Dr. Greg Weisenstein, the Vice President and Provost of the University of North Dakota, sought Amma’s wisdom regarding ways to establish and maintain ethics in society. “We have tremendous concern with respect to the development of a society where people care about people and the environment in which they live,” he said. “What’s the role of our leaders, our educational system and our families in developing ethics with children and across our society? How can we do a better job of developing a highly ethical society?”
Amma told him that before any leaders could hope to awaken ethics in society, they would first have to awaken these ethics in themselves. “It is easy to wake up someone who is sleeping, but impossible to wake up someone who is pretending to be asleep,” Amma said. “Only when they awaken themselves can they awaken others. Love and peace are the real foundation. Educators have to focus on how to develop these qualities in our children. If we really reflect on the situation today, we will see that in a family of three, each lives like an isolated island. There is no heart-to-heart communication. Thus we lose the awareness that we are really links on the same chain. Our actions have an affect on others. Families and educators have a very important role to play in developing this awareness.”
Amma said that we have to start educating our children in values from a very young age. This can be done by introducing books into our syllabi that teach them the importance of values. “Put it in a way that will interest them,” Amma said, suggesting the use of stories about people who have lived such values in their lives.
“Our education standards have reached the sky, but our values have descended to hell (Patala),” Amma said. “It is like the condition of an airplane that has gone beyond the earth’s gravitational pull and has become lost in space. Similarly, we have lost touch with our values and have therefore lost touch with ourselves. These values have to be taught in school itself. In every subject possible, a little emphasis should be given to the education of the heart–not religious studies, but spiritual values.”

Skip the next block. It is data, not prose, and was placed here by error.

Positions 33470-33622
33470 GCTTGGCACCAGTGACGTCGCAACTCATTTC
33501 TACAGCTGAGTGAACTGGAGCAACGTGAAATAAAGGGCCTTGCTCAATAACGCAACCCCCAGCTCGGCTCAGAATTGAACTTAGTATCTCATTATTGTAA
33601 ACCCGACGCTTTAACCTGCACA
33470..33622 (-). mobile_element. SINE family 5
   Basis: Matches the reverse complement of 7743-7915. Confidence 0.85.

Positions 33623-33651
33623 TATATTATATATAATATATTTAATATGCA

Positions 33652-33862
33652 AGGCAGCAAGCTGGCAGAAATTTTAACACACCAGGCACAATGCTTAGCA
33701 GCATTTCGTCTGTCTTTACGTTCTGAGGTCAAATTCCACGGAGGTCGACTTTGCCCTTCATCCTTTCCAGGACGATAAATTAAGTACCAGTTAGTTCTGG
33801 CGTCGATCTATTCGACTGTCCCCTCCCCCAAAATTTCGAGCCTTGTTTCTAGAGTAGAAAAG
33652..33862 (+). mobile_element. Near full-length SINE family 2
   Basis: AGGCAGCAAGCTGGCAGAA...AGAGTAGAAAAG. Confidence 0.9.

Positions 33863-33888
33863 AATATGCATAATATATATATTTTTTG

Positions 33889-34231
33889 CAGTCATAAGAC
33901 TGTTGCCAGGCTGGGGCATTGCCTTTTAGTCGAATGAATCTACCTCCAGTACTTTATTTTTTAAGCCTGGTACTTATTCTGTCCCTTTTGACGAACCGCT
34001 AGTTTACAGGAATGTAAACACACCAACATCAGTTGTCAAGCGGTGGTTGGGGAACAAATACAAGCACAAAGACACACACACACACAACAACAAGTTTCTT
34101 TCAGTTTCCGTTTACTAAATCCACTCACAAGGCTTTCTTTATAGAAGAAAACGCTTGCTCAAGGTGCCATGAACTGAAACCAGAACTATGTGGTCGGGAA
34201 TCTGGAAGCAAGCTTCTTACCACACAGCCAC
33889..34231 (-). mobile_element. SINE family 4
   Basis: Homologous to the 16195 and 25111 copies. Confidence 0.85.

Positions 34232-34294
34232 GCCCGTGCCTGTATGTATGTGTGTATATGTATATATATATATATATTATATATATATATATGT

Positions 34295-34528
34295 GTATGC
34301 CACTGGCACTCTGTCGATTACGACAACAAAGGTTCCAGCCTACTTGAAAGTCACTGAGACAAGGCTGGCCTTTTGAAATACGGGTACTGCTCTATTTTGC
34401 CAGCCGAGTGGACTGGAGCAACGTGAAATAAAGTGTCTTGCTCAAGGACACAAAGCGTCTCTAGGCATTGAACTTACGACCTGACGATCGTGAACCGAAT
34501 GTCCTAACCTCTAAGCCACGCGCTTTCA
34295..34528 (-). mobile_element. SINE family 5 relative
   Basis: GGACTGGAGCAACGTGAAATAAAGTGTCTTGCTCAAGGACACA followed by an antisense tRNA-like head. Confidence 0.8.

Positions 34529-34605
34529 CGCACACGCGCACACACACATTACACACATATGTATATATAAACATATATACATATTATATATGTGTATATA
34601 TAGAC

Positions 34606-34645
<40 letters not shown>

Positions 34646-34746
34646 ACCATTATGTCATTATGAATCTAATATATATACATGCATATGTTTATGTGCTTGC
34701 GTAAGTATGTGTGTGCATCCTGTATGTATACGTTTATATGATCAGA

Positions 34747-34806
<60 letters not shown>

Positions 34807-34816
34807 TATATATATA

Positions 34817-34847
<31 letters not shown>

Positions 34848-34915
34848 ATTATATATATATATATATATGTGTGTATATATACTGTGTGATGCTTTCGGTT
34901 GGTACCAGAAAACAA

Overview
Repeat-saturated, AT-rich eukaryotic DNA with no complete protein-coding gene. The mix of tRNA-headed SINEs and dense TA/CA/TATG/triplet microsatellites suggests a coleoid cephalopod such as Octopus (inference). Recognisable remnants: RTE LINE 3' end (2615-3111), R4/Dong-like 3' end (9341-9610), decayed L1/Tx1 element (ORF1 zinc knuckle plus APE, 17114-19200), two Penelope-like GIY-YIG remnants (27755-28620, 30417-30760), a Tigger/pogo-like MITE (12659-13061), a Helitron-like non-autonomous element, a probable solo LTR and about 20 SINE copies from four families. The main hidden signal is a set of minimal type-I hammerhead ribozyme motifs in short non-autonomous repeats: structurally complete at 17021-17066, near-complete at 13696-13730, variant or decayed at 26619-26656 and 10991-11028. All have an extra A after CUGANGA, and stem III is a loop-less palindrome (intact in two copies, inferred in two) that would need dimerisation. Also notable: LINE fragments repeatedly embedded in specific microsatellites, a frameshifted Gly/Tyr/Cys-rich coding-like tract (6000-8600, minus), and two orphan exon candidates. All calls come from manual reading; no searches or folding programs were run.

Georgia Tech’s Dr. Smith then brought up the issue of religion trying to impose restrictions on science. “My own opinion is that science in the United States is under the greatest attack that it’s ever faced, and it comes from religion,” he said. “This debate has nothing to do with values or ethics in the science classroom, but with respect to a particular brand of religious dogma that some want to have placed in the classroom, and I would just like to hear your comments on this.”
Amma said that the people attacking science were blindly following their religions. “They are not applying their religion in a practical way. Don’t teach religion in the classroom. Teach the essence of religion–spirituality. Religion is like the finger pointing at the fruit, saying that if you eat that fruit you will become immortal. But instead of going for the fruit, we are holding onto the finger and we miss spirituality, which is the essence. Spirituality means values. If we teach spirituality there won’t be a problem.”
In defence of certain types of scientific research that some religious institutions are trying to prohibit, Amma gave the example of how when someone undergoes chemo- or radiotherapy, many good cells die along with the cancerous ones. Amma also said that there are diseases today that are killing more people than wars. Therefore certain kinds of experiments are beneficial and should be allowed to continue because they benefit humanity by saving many lives. “Amma feels the people attacking science are not really understanding the import of the scriptures.”
Soon, it was time for the professors to depart for their flights back to the United States. But before they left, they each came for Amma’s darshan. A few even asked her to sign books of her teachings which they had received.
The overall feeling was one of great enthusiasm for the e-Learning collaboration. The U.S. professors will begin lecturing from Amrita University in early 2006; their classes will be transmitted via ISRO’s EduSat satellite, creating virtual classrooms in hundreds of universities across India.
After the meeting, Dr. Rosalyn Pertzborn, the Director of the Office of Space Science Education at the University of Wisconsin in Madison, said that Amma had confirmed many of her feelings regarding education. “This gathering has been a confirmation of values which I have strongly felt, but had not been comfortable expressing back home,” she said. “Now, after coming here, I feel I have the confidence to express these opinions, and I am looking forward to coming back to India to teach under this project.”